# How do you find the limit of (u^4-1)/(u^3+5u^2-6u) as u->1?

Nov 3, 2016

$\frac{4}{7}$

#### Explanation:

Substituting $1$ in the given quotient results indeterminate solution $\frac{0}{0}$

Finding the limit of the rational function is determined by factorizing the numerator and denominator .

$\frac{{u}^{4} - 1}{{u}^{3} + 5 {u}^{2} - 6 u}$

Let us factorize ${u}^{4} - 1$ by applying the difference of two squares

$\textcolor{b l u e}{{a}^{2} - {b}^{2} = \left(a - b\right) \left(a + b\right)}$
${u}^{4} - 1 = \textcolor{b l u e}{{\left({u}^{2}\right)}^{2} - {1}^{2}}$
${u}^{4} - 1 = \textcolor{b l u e}{\left({u}^{2} - 1\right)} \left({u}^{2} + 1\right)$
${u}^{4} - 1 = \textcolor{b l u e}{\left(u - 1\right) \left(u + 1\right)} \left({u}^{2} + 1\right)$
color(red)(u^4-1=(u-1)(u+1)(u^2+1)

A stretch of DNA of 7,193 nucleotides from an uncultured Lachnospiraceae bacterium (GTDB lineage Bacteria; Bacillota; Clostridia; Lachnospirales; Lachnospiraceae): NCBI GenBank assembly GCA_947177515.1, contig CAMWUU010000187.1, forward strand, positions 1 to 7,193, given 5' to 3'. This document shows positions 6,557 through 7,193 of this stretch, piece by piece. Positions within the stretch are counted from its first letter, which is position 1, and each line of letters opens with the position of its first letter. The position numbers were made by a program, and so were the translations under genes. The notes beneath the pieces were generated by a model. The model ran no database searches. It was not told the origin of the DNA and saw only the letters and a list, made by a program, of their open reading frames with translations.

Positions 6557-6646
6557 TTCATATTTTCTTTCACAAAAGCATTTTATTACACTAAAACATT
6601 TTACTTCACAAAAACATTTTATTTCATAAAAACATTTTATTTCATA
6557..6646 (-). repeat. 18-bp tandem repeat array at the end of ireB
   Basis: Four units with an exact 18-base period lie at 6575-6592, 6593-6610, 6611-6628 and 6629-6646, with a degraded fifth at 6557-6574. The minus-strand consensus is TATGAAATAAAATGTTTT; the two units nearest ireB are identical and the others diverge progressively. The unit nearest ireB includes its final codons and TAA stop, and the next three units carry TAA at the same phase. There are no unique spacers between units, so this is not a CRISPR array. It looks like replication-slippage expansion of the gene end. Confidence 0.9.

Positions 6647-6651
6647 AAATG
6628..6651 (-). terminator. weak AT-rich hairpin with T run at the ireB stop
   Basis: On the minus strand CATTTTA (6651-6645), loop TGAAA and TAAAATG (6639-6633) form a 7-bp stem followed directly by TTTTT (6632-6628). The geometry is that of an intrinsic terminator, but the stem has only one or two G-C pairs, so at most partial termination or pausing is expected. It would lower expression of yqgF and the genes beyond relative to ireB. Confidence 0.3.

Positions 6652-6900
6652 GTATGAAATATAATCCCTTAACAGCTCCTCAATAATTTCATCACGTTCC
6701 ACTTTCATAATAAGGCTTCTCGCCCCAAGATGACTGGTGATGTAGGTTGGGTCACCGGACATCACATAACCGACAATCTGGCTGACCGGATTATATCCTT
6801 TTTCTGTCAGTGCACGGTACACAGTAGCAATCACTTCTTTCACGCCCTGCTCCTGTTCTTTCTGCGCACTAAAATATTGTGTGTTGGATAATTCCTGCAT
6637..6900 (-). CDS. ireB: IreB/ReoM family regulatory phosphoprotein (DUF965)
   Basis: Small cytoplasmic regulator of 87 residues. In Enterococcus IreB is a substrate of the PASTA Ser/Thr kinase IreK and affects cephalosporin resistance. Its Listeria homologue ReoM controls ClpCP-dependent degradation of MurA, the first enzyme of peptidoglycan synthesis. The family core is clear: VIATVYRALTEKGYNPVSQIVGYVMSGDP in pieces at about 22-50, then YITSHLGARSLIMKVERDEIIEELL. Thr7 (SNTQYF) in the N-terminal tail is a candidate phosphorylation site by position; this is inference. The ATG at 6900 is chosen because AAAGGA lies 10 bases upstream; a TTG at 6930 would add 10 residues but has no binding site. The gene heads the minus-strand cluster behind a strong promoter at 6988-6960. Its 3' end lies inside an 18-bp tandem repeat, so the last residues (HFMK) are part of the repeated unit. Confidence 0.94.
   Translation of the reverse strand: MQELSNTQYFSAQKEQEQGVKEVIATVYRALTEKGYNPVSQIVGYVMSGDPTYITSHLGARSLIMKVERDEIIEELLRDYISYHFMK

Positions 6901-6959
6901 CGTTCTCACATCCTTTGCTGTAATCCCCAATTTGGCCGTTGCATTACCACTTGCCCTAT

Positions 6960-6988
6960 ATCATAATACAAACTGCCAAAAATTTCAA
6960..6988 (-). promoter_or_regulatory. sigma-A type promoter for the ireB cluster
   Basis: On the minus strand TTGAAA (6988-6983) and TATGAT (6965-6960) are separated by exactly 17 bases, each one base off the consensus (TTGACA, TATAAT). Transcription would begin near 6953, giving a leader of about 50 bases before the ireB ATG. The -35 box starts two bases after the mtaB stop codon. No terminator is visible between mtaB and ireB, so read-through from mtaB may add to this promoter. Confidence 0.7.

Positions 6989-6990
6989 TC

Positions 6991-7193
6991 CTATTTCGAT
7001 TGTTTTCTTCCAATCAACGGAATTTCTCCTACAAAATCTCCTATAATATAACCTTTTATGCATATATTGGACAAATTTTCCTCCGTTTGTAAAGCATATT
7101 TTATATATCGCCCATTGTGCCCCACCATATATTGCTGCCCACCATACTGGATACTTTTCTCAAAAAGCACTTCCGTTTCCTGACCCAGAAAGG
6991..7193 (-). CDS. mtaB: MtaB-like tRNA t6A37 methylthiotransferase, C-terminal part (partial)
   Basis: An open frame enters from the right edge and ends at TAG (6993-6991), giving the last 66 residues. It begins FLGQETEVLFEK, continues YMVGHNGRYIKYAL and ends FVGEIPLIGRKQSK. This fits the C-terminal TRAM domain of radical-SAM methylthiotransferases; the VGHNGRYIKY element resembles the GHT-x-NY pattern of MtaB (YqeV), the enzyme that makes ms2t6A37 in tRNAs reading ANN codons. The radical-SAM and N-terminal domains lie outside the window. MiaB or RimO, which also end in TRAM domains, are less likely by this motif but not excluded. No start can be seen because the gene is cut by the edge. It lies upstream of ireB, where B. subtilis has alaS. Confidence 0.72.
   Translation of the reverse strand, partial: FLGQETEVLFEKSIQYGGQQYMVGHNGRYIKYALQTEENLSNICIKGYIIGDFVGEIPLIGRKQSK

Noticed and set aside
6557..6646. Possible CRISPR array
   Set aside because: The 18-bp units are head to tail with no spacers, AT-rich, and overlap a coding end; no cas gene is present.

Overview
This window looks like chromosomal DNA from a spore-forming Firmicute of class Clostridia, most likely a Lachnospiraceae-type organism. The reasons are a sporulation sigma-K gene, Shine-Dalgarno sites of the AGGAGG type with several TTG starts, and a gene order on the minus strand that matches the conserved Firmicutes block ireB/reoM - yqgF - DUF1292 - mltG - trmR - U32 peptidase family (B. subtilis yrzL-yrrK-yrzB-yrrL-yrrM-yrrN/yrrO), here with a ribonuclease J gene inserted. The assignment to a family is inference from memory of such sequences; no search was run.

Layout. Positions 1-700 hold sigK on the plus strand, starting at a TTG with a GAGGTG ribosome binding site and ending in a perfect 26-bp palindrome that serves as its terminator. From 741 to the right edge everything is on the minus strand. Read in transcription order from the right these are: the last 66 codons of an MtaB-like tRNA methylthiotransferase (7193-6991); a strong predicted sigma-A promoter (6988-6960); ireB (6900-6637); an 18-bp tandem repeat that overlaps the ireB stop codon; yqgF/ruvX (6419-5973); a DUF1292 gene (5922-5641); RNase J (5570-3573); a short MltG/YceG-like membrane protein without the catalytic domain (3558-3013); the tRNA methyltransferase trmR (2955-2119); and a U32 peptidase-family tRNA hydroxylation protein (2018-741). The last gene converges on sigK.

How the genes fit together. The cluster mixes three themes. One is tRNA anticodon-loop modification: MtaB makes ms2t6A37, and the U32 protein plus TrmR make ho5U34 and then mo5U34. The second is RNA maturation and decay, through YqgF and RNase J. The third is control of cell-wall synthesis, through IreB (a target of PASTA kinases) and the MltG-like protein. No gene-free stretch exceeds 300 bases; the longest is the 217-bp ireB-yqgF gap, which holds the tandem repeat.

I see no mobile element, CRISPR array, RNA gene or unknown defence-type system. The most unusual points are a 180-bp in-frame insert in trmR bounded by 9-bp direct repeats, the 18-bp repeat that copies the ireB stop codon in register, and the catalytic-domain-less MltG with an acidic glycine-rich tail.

Factorization of ${u}^{3} + 5 {u}^{2} - 6 u$

${u}^{3} + 5 {u}^{2} - 6 u = u \left({u}^{2} + 5 u - 6 u\right)$
We can apply the trial and error theorem that is by finding two integers whose sum is $+ 5$ and product$- 6$

These two integers are :$- 6 \mathmr{and} + 1$
${u}^{3} + 5 {u}^{2} - 6 u = u \left({u}^{2} + 5 u - 6 u\right)$
${u}^{3} + 5 {u}^{2} - 6 u = u \left(u - \left(- 6\right)\right) \left(u - \left(+ 1\right)\right)$
color(red)(u^3+5u^2-6u=u(u+6)(u-1)

Let us compute the limit of the rational function
${\lim}_{u \to 1} \frac{{u}^{4} - 1}{{u}^{3} + 5 {u}^{2} - 6 u}$

$= {\lim}_{u \to 1} \frac{\textcolor{red}{\left(u - 1\right) \left(u + 1\right) \left({u}^{2} + 1\right)}}{\textcolor{red}{u \left(u + 6\right) \left(u - 1\right)}}$

$= {\lim}_{u \to 1} \frac{\textcolor{red}{\cancel{\left(u - 1\right)} \left(u + 1\right) \left({u}^{2} + 1\right)}}{\textcolor{red}{u \left(u + 6\right) \cancel{\left(u - 1\right)}}}$

$= {\lim}_{u \to 1} \frac{\left(u + 1\right) \left({u}^{2} + 1\right)}{u \left(u + 6\right)}$

$= \frac{\left(1 + 1\right) \left({1}^{2} + 1\right)}{1 \times \left(1 + 6\right)}$

$= \frac{2 \times 2}{1 \times 7}$

$= \frac{4}{7}$